What is Race Walking?
Race Walking differs from running in that the athlete is required to familiarise themselves with correct race walking technique in order to maintain contact with the ground whilst trying to move forward as fast as possible. The technique of the athlete is therefore of paramount importance and is governed by Rule 230 of the International Association of Athletics Federation (IAAF) rule 230 and defined as:
“Race walking is a progression of steps so taken that the walker makes contact with the ground so that no visible (to the human eye) loss of contact occurs. The advancing leg shall be straightened (i.e. not bent at the knee) from the moment of first contact with the ground until in the vertical upright position.”
Athletes are scrutinised during an event by a team of judges. The aim of the judges is to get as many athletes to the finish line ensuring that they are complying with the rules of race walking. A judge will issue a caution to an athlete by way of showing them a yellow paddle if the judge has concerns about an athlete's mode of progression, where they feel the athlete is in danger of breaking one of the two rules mentioned above. The yellow paddle will bear a symbol either > (for bent knee) or ~ (for loss of contact) and this will inform the athlete which element of the rule they are in danger of contravening. The judicial use of these cautions is how a judge may legally assist an athlete in getting to the finish line.
When a judge sees an athlete obviously not complying with either aspect of Rule 230 then the judge will issue a Red Card against the athlete, this is a notice for disqualification. The Red Card should be delivered to the Chief Judge immediately. When the Chief Judge receives three red cards from three different judges all for the same athlete then that athlete shall be disqualified from the race by the Chief Judge showing them a red paddle. Only the chief judge can disqualify an athlete.
A judge should wherever possible show a yellow caution paddle to an athlete prior to issuing a Red Card.
In competitions held under IAAF rule 1.1 a, b, c, d and f the Chief Judge has the power to disqualify an athlete in the last 100m of the race when their mode of progression obviously fails to comply with Rule 230.1 regardless of the number of Red Cards that athlete has received. An athlete disqualified under these circumstances shall be allowed to finish the race.
Race Walking Mechanics
Foot Action: A strong heel-toe action with the driving foot (rear) and front foot acting in a straight line with full extension and flexing of the ankle joints.
Leg Action: By ensuring heel contact with the ground, smooth, rhythmic strides with continuous contact ensure a straight supporting leg in the vertical position. A strong rear leg drive is needed.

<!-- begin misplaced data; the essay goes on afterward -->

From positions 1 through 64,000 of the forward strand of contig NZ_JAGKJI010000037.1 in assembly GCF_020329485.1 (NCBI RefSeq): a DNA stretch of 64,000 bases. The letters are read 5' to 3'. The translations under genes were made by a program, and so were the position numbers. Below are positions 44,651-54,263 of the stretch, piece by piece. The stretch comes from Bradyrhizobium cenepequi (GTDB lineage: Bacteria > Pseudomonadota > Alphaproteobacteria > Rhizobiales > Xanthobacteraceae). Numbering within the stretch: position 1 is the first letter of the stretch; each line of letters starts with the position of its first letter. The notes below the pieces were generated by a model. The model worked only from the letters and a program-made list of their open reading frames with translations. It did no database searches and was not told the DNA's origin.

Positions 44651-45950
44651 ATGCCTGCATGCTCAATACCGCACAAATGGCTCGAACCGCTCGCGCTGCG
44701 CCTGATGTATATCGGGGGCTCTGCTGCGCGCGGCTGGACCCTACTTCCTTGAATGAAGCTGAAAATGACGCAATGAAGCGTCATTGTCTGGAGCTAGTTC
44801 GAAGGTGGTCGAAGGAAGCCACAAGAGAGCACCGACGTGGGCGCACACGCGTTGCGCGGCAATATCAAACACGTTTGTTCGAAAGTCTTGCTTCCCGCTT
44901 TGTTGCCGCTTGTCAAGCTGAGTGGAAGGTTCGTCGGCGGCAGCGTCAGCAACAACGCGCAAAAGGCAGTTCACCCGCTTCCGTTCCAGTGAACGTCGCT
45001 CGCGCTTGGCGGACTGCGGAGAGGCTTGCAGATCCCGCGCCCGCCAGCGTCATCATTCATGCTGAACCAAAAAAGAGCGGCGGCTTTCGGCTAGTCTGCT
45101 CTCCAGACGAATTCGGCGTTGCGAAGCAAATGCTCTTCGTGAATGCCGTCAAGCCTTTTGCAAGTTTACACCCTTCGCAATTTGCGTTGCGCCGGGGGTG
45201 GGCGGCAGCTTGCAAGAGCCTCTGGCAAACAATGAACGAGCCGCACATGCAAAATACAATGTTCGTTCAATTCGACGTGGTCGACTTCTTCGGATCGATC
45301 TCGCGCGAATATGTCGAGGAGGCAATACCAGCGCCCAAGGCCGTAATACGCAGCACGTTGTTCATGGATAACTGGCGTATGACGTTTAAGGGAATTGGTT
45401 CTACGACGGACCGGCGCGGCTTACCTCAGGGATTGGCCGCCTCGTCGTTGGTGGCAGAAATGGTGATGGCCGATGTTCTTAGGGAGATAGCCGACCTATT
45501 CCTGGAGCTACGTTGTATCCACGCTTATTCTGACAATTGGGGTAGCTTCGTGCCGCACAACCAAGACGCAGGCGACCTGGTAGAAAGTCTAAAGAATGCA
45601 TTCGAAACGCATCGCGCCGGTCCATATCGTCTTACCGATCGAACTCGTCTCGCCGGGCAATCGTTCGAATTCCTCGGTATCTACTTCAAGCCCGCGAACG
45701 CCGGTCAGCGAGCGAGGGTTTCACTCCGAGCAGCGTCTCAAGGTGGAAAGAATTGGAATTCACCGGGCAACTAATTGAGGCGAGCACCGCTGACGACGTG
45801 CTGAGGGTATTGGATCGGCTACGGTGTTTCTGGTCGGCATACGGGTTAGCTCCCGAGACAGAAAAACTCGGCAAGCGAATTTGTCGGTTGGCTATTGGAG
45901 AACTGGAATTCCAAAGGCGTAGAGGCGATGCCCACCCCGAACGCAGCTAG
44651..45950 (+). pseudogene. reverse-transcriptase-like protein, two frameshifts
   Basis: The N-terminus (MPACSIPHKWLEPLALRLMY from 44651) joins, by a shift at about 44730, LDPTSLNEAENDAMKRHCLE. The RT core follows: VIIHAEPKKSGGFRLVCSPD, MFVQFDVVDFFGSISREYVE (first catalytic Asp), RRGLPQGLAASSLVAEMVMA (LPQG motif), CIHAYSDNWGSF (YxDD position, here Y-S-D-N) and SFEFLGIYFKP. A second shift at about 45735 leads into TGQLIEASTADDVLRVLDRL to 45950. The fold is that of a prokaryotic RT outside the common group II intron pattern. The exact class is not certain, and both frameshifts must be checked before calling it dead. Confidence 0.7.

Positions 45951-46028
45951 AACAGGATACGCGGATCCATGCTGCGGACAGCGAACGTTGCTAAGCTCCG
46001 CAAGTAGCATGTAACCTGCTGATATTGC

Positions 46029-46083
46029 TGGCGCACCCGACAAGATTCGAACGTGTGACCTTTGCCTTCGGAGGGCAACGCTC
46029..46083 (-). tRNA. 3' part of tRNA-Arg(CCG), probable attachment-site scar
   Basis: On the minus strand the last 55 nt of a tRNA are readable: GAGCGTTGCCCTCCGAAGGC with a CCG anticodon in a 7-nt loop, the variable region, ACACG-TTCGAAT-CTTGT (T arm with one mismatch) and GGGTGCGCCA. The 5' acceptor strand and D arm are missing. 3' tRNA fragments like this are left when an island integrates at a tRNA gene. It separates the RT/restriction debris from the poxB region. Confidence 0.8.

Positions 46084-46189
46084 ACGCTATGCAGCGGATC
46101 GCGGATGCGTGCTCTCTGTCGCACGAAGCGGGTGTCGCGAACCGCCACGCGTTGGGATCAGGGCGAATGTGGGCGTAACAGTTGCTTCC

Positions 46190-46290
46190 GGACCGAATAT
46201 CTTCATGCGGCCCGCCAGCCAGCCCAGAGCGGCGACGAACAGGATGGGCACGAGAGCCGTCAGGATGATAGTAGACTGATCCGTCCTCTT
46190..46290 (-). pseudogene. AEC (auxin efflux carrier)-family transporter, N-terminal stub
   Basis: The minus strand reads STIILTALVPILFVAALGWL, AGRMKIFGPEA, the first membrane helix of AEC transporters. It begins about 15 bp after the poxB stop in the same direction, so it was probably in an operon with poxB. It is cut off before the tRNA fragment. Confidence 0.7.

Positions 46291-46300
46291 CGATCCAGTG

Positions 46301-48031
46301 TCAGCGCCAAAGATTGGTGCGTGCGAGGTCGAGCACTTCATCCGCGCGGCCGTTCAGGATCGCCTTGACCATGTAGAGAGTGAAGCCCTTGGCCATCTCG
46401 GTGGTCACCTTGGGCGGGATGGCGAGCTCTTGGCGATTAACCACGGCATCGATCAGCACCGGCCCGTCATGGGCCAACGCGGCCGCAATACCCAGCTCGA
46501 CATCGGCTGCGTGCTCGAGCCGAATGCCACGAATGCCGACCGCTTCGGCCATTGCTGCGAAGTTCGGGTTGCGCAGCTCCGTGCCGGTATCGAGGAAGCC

Hip Action: As an extension of the leg, a smooth forward movement with as little vertical and lateral movement as is necessary.
Arm Action: Elbows bent at 90 degrees relaxed at the shoulders with a natural swing, without crossing the mid-line in front of the trunk, and a strong drive with the elbow high behind the trunk.
Trunk Position: Trunk kept upright and relaxed with a slight forward lean from the ankles as the rear leg drives the body forward.
Race Walking: An Olympic Sport
Race Walking has been part of the Olympic Games since 1908 and features in World Championships at various levels, European Championships, Pan American Games, Commonwealth Games, All Africa Games and other international, continental and local track and field meetings.
Nicolene Cronje made South African history as the second ever Race Walker to be sent to the London Olympic Games in 2012, since George Hazel who represented South Africa in the 20km and 50km race walking events at the 1960 Olympics in Rome. Marc competed in the 50km race walk and bettered his own SA record in a time of 3hr55min32sec.
Which Walking Events can I Participate in?
1. WPA Track Walks (forming part of Track & Field season)
Competitors walk on an athletic track with laps of 400m each. Distances raced mainly on track are 1 500m, 3 000m, 5 000m and 10 000m for both men and women. Longer distances such as the 20km, 30km and 50km races would comprise generally of a 2km loop on a road surface just outside the track or at a more convenient venue.
Strict judging for correct race walking technique is enforced by a team of race walking judges positioned around the track according to the IAAF Rule Book.
Masters Walkers can qualify for Provincial or National colours in South Africa subject to certain qualifying criteria. Please refer to WPA Masters Committee for more information.
2. WPA Race Walking Grand Prix events
There are four (4) Grand Prix events held throughout the year. These are held on a 2km track or route. Distances vary from 30km, 20km and 10km down to 5km, 3km and 1km for young development athletes. These events are judged for correct race walking technique. They are also used to select athletes who will represent WPA at the SA Race Walking Championships each year.